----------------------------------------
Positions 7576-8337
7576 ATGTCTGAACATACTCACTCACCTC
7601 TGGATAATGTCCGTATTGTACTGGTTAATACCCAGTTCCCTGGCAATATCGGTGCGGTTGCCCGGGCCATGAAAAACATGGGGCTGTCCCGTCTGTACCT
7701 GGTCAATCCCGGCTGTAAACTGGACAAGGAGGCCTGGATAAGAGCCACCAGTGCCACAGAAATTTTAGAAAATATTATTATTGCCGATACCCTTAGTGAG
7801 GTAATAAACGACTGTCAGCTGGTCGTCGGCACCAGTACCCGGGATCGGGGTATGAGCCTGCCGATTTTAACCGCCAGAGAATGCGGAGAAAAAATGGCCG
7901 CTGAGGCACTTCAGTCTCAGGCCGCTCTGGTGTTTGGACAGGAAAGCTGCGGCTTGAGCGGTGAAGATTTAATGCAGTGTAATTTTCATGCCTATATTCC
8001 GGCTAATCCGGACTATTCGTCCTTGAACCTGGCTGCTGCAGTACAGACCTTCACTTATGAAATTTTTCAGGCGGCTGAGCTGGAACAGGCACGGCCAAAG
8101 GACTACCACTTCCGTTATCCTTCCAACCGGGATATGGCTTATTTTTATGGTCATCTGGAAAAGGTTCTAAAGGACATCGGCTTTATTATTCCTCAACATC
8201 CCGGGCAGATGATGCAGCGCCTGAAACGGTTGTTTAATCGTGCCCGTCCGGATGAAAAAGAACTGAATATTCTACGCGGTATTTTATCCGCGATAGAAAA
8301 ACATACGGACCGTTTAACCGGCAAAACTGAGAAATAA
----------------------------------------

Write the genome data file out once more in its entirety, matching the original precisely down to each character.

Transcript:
Positions 7576-8337
7576 ATGTCTGAACATACTCACTCACCTC
7601 TGGATAATGTCCGTATTGTACTGGTTAATACCCAGTTCCCTGGCAATATCGGTGCGGTTGCCCGGGCCATGAAAAACATGGGGCTGTCCCGTCTGTACCT
7701 GGTCAATCCCGGCTGTAAACTGGACAAGGAGGCCTGGATAAGAGCCACCAGTGCCACAGAAATTTTAGAAAATATTATTATTGCCGATACCCTTAGTGAG
7801 GTAATAAACGACTGTCAGCTGGTCGTCGGCACCAGTACCCGGGATCGGGGTATGAGCCTGCCGATTTTAACCGCCAGAGAATGCGGAGAAAAAATGGCCG
7901 CTGAGGCACTTCAGTCTCAGGCCGCTCTGGTGTTTGGACAGGAAAGCTGCGGCTTGAGCGGTGAAGATTTAATGCAGTGTAATTTTCATGCCTATATTCC
8001 GGCTAATCCGGACTATTCGTCCTTGAACCTGGCTGCTGCAGTACAGACCTTCACTTATGAAATTTTTCAGGCGGCTGAGCTGGAACAGGCACGGCCAAAG
8101 GACTACCACTTCCGTTATCCTTCCAACCGGGATATGGCTTATTTTTATGGTCATCTGGAAAAGGTTCTAAAGGACATCGGCTTTATTATTCCTCAACATC
8201 CCGGGCAGATGATGCAGCGCCTGAAACGGTTGTTTAATCGTGCCCGTCCGGATGAAAAAGAACTGAATATTCTACGCGGTATTTTATCCGCGATAGAAAA
8301 ACATACGGACCGTTTAACCGGCAAAACTGAGAAATAA